Lesson From the Slopes

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During our Christmas holidays, we spent a week in the French Alps skiing. We are a ski family and I have been skiing for the last 20 years, on and off. I learned to ski from my husband, who is a good skier. He was patient enough to teach me and stayed with me on the bunny slopes until I improved enough to go on the more advanced slopes with him. A bit spoiled with personal attention, I never felt a need to take a real lesson. Something I missed back then was that while my husband was a good skier himself, he wasn’t a trained professional ski instructor. The end result? I got stuck at the “advanced intermediate” level, never quite got to ski like an expert.

Four years ago, I had a ski accident where I tore my ACL. A knee operation followed and it took me a couple of years of re-building my knee and leg muscles before getting back on the slopes. The accident had reset my skiing back to being a beginner again, so this time, I decided that maybe I should take a lesson, to help me not only get back to “normal”, but also to possibly break through the plateau that I had been in.

What an awakening experience I had during that 1.5 hours of lesson! I was shocked to learn that for all those years of skiing, I had been doing it all wrong in terms of how I shift my body weight when making turns. I was completely doing the opposite of what I was supposed to do. Funny how I used to keep wondering how come I couldn’t seem to improve further, but never actually did anything about it. The kicker was it only took less than 5 minutes of a professional instructor watching me skiing to identify my problem. I didn’t think I had any fundamental issue because I was able to “wing” it shaving the mountains. So, for my lesson this time on the slopes, it was 1.5 hours of UNLEARNing my old bad habits, which felt very counter-intuitive, uncomfortable and unnatural.

Afterwards, I kept thinking how awkward it felt when I tried to make the right moves, and while reflecting on this, I couldn’t help but to notice the analogy between my skiing experience and how some people handle their personal finances. For some, they “wing” it at dealing with their money, and as long as there is no crisis (like my accident), then there is “no problems”. For others, they may wonder why they feel stuck with their financial situations no matter what they do, the same way that I wondered about why I plateaued for so many years.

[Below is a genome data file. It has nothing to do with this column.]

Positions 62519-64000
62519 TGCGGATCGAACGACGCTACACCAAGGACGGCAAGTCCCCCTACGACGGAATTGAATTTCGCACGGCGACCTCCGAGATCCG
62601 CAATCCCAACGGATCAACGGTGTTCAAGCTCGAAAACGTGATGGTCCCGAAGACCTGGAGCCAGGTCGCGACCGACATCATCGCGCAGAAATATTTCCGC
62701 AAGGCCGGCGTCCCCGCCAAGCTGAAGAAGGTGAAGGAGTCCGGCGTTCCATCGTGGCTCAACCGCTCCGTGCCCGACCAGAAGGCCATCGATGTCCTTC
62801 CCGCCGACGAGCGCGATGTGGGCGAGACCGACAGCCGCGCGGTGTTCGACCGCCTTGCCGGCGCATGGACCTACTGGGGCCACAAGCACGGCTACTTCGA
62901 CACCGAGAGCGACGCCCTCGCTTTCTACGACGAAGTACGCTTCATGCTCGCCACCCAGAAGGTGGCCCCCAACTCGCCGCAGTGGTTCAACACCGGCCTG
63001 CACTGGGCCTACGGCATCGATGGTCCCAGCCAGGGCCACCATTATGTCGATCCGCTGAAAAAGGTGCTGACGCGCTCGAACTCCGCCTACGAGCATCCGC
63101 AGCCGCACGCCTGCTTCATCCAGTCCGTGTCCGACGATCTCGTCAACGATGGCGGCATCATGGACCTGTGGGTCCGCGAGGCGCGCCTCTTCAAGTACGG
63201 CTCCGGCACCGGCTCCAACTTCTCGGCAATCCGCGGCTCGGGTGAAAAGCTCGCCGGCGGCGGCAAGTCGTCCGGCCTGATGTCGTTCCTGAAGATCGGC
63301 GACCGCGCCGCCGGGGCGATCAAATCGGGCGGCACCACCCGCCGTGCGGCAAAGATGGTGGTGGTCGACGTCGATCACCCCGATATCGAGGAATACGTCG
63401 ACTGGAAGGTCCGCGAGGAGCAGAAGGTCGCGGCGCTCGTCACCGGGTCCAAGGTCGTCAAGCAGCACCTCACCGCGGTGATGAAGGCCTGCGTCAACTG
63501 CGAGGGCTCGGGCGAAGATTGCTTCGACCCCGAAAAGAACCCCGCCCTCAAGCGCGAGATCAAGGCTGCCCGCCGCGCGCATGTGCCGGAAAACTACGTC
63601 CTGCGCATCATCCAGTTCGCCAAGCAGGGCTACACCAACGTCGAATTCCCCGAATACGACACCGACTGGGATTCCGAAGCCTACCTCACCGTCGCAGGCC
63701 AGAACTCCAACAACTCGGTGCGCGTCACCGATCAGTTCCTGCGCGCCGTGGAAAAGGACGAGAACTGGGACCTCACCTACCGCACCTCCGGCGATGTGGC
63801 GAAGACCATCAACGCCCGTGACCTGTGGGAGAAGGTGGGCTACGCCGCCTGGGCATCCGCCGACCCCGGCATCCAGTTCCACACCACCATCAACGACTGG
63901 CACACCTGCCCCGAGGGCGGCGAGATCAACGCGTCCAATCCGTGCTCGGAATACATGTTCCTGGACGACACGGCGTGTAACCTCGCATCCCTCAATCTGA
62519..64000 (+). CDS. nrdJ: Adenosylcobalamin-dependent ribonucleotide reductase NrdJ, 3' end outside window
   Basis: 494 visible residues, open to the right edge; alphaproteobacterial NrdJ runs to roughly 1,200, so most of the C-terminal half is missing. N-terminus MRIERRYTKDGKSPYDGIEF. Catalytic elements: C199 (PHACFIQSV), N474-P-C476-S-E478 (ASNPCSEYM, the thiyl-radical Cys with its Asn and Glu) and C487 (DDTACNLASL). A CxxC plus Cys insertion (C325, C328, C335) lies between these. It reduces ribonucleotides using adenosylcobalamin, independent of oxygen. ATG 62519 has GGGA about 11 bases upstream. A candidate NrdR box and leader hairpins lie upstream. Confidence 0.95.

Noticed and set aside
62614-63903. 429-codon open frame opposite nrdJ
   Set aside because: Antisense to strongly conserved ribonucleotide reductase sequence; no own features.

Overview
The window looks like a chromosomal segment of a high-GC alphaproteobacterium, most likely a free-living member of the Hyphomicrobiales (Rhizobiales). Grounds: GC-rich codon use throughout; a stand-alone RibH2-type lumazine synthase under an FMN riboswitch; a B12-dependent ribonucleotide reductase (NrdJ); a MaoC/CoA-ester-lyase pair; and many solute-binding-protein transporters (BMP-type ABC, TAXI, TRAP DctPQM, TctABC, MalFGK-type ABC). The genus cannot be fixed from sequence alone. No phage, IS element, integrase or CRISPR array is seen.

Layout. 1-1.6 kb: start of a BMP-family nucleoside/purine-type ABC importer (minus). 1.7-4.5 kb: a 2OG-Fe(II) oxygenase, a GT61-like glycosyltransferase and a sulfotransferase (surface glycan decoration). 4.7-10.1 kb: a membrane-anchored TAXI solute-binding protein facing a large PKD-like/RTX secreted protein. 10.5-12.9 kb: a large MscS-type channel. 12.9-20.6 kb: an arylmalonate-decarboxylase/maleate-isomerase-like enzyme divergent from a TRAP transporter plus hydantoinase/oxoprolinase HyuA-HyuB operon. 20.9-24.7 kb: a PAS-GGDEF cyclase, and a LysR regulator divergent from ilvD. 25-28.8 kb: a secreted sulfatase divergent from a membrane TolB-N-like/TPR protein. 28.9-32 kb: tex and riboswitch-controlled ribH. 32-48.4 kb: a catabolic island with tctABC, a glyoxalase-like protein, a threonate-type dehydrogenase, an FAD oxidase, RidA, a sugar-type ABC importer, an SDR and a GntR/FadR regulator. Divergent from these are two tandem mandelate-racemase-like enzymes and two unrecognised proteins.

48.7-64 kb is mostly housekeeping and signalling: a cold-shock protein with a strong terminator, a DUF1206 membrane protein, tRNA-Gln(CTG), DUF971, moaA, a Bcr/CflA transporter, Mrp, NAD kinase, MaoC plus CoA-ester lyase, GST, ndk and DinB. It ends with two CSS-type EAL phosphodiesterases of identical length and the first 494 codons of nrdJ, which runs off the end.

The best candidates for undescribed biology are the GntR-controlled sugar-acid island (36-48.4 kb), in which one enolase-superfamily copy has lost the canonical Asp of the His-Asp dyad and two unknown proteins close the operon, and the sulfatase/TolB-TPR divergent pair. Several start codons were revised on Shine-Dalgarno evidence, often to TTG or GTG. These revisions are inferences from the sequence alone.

I’m thinking if I didn’t have the accident, nothing would have changed. I would still be skiing along my merry way in my incorrect forms, and certainly I wouldn’t be improving because I would not have thought to take a lesson. There was no “real need”, or so I thought.

So, here’re my questions to my readers: “how are you managing your personal finances currently?” Do you feel like you have been “winging” it, or have you been intentional and methodical in managing and growing your assets?” If you find yourself in the 2nd group, congratulations, keep up the good work. But if you see yourself in the 1st group, then maybe it’s time to take an assessment and make a decision on whether you choose to be proactive or reactive. Are you going to wait for a crisis to happen to force you into taking charge of your finances?

The choice is yours, today!

The Illusion of Savings

So I just finished a 10-day Mediterranean cruise with my family. A great time was had by all, and along the way, I’ve observed and learned a couple of things about human behaviours, including my own.

The biggest myth about vacationing on a cruise is that it’s “all inclusive”. That’s how they are being advertised. I have cruised before, so I knew we would still be spending money on the ship, such as alcoholic beverages, land excursions, etc. What fascinated me though was the way the cruise company entices you to over spend while thanking them for “saving you money”!

RCL_soda-packageUpon arrival and throughout the first couple of days, we were greeted with endless “money-saving packages”. For example: All-Inclusive Beverage Packages that range from $20/pp/day with unlimited soda, juice, tea, coffee, water to $65/pp/day with unlimited soda, juice, beer, wine (up to $12 value), cocktails (up to $10), etc. Really?! Yes, I’m on vacation, so I may be in the mood for a couple of mojitos ($6.50 if bought individually) and a couple of glasses of wine, but to spend $65 a day on beverage per person! I would really need to get myself drunk to make the package “worthwhile”.

RCL-winepackageAt dinner time, we were once again presented with Wine Packages: $199 for 5 bottles, which isn’t too bad strictly speaking. But my husband and I decided to do a test to see if the packages would actually save us money. We opted to not take the package, and just order whatever wine we felt like having. At the end, what we consumed came out to be about the same as the package price. The big difference though is without the bondage of a package deal, we were free to choose whatever we felt like having, meaning we were consuming at our “normal” spending level. It also means we would need to over-spend to make the package deal worthwhile.

And then, there was more with Spa Packages, Photo Packages, the offerings were just never-ending. It was amazing to see how many people signed up for those beverage packages! Clearly, they are playing on the psychology of when people are on vacation, most people don’t want to be bothered with counting their money nor entertain the idea of doing break-even analysis.

There was a second element in the marketing psychology which we eventually fell for after 9 days of fending-off temptations, and that is the logic of “if I spend just a little more, I can get it all”. On the last day, we opted for the All-Photos Package! Alas, even with the vigilance of a money coach, we still became the willing prey.

I must say, “The Force Is Strong”! Lesson learned? We shall be vigilant and keep the guard up to avoid those sneaky money traps At All Times!

What’s My Problem?

Beach View Restaurant by Marcolm

I have been reading a book titled “Think Like A Freak” by Steven D. Levitt & Stephen J. Dubner, and something they said in the book has been twirling in my head: “Easy problems evaporate; it is the hard ones that linger.”

So, why did this particular quote caught my attention? Who knows! But, the effect is that I have been trying to apply this quote to how I’m building my business.  Two questions came to mind: